Direct Deposit Your Tax Refund Into Retirement Savings

&l;p&g;&l;!–donotpaginate–&g; Last year, three out of four tax filers got refunds from the IRS, averaging $2,782, as of 3rd quarter ($2,895 by year-end). Where did all that money go? American taxpayers report using their refunds primarily to pay down debt, build up rainy day bank accounts and make big purchases. But there&a;rsquo;s another option: deposit your refund directly into an individual retirement account.

&a;ldquo;I have to remind people: &a;lsquo;Try to get it into retirement savings,&a;rsquo;&a;rdquo; says Craig Smalley, an enrolled agent in Orlando, Fla. &a;ldquo;It&a;rsquo;s something you have to really take advantage of, and the tax code is allowing you to do it. So, why not?&a;rdquo; In one case, a new client had been taking his refund and applying it to next year&a;rsquo;s taxes year after year. This year Smalley says he plans to direct money into an IRA and a health savings account, and he&a;rsquo;ll still get a refund to boot. Really, the only time it makes sense to apply your tax refund towards future taxes is if you owe quarterly estimated taxes on April 15 , Smalley notes.

&l;img class=&q;dam-image shutterstock size-large wp-image-786010789&q; src=&q;×0.jpg?fit=scale&q; data-height=&q;640&q; data-width=&q;960&q;&g; Shutterstock

To direct your whole refund into a single IRA, use the direct deposit line on Forms 1040, 1040A or 1040EZ. You&a;rsquo;ll need the IRA&a;rsquo;s routing and account numbers. Double check them with your IRA provider. Fidelity, for example, explains &l;a href=&q;; target=&q;_blank&q;&g;here&l;/a&g; how to adjust Fidelity account numbers on IRS forms and warns that deposits in 2018 will default to a deposit for the 2018 tax year unless you call in to designate it as a deposit for the 2017 tax year.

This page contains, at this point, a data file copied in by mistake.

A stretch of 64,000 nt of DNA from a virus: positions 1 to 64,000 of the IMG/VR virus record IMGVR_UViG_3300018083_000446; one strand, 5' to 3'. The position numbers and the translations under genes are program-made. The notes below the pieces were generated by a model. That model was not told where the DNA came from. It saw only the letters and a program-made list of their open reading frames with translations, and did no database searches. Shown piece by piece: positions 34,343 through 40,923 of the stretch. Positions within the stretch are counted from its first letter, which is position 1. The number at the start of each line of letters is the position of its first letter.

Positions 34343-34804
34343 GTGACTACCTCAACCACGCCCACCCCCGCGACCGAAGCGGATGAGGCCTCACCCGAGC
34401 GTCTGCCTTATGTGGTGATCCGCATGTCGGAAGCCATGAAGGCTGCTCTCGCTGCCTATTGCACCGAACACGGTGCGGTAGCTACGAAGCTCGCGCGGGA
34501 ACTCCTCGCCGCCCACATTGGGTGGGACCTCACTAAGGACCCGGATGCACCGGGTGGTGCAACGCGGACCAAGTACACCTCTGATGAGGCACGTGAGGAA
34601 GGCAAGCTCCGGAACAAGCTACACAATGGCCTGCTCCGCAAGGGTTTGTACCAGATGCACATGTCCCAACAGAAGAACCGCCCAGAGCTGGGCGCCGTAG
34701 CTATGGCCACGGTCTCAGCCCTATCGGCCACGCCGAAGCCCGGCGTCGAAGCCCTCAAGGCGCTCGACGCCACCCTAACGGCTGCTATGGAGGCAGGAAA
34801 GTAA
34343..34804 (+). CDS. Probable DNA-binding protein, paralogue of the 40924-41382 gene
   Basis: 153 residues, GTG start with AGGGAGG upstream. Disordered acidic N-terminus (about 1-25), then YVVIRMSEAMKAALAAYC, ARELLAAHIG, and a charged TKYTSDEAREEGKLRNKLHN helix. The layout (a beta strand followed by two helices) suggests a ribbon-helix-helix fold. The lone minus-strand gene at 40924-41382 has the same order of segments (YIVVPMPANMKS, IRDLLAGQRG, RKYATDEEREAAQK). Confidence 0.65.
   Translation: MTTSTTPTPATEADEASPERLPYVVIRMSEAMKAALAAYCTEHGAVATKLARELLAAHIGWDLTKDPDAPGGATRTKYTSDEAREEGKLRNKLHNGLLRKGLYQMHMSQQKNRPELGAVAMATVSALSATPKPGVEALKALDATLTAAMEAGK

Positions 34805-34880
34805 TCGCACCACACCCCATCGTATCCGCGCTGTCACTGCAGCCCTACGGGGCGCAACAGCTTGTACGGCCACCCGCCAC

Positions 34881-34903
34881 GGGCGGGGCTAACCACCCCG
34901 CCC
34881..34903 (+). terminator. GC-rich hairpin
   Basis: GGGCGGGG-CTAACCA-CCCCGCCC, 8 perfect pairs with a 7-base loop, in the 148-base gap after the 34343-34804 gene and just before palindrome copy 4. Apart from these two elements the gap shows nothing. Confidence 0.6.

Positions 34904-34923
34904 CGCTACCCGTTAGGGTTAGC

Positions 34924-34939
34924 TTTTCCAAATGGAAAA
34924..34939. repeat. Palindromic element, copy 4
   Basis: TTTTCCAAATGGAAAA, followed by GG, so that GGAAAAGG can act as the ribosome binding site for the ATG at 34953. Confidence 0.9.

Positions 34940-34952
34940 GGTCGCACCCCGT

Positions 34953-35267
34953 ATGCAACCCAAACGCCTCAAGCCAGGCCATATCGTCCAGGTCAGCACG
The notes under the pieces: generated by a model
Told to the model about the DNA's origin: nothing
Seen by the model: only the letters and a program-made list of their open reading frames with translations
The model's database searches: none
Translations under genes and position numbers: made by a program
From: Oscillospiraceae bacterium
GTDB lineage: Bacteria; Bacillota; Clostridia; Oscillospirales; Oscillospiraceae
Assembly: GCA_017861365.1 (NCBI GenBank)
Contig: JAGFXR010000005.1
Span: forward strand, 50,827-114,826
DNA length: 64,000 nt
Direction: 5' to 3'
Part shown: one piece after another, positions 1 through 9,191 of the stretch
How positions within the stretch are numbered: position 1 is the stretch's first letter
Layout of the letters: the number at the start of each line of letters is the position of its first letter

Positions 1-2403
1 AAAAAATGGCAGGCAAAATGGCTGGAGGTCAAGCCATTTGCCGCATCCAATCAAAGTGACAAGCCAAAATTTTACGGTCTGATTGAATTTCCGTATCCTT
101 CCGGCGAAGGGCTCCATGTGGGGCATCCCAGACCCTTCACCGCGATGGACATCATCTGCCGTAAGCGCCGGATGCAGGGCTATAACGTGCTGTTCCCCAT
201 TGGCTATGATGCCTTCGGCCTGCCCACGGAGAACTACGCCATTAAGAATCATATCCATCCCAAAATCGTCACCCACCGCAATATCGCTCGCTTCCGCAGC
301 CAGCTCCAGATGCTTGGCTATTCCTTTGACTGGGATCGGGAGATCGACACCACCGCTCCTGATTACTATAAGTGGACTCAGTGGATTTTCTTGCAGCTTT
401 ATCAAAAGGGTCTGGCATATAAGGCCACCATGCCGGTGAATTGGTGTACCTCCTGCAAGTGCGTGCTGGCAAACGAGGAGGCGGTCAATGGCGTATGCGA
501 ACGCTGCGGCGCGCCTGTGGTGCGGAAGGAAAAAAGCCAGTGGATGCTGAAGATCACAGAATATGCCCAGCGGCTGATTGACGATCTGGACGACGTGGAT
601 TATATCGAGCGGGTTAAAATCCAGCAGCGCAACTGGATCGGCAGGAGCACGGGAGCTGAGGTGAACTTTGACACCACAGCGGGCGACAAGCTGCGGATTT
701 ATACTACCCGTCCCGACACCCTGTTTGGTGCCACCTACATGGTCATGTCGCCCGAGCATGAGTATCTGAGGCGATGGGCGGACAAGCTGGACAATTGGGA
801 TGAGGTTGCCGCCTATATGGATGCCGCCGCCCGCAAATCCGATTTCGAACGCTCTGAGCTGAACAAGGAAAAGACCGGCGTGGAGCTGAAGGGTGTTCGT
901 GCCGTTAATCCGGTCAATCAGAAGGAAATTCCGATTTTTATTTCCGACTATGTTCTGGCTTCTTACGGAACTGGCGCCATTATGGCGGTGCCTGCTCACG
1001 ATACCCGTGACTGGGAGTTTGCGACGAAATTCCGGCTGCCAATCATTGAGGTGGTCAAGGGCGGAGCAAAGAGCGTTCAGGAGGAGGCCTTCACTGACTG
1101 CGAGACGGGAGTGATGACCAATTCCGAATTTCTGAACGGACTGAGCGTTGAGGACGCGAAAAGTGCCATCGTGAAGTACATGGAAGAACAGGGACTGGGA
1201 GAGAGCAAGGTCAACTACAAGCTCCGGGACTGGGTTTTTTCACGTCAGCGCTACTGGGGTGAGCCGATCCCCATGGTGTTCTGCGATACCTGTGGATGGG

You can direct all&a;mdash;or part&a;mdash;of your refund into a traditional IRA, a Roth IRA or a SEP-IRA (but not a SIMPLE IRA). If you want to split your refund—say putting part into your IRA, part into your spouse&a;rsquo;s IRA, and part into a checking account— use Form 8888. Fortunately, tax software makes filling it in easy. If you use Form 8888, that gives you an additional savings option: you can buy up to $5,000 in series I savings bonds electronically, and they go by direct deposit into your TreasuryDirect account.

You can direct your refund to a health savings account, too. &a;ldquo;Retirees usually take money out of an IRA or 401(k) to pay for healthcare and have to pay tax,&a;rdquo; says Smalley. &a;ldquo;If you use an HSA, you never have to pay tax.&a;rdquo;

Want your refund to count as a 2017 IRA contribution? Then it must be deposited into your IRA by April 17&l;sup&g;th&l;/sup&g;, 2018. So, file your tax return electronically and as early as possible—ideally by mid-March.

Tip: If you&a;rsquo;re worried you might need some of the refund for an emergency, use a Roth IRA. In a crunch, you can take back your original contribution without paying taxes or penalties. And if you don&a;rsquo;t need the cash, it will grow tax free for retirement.

What if you owe the IRS? Then, run the numbers to see if you fund a traditional deductible IRA how you can come out ahead by saving for retirement. &a;ldquo;I&a;rsquo;ll create a spreadsheet and show them exactly how much money they can put into an IRA to bring their income tax liability down to zero,&a;rdquo; Smalley says.

&l;strong&g;See also:&l;/strong&g;

&l;a href=&q;;&g;IRS Announces 2018 Retirement Plan Limits For 401(k)s And More&l;/a&g;&l;/p&g;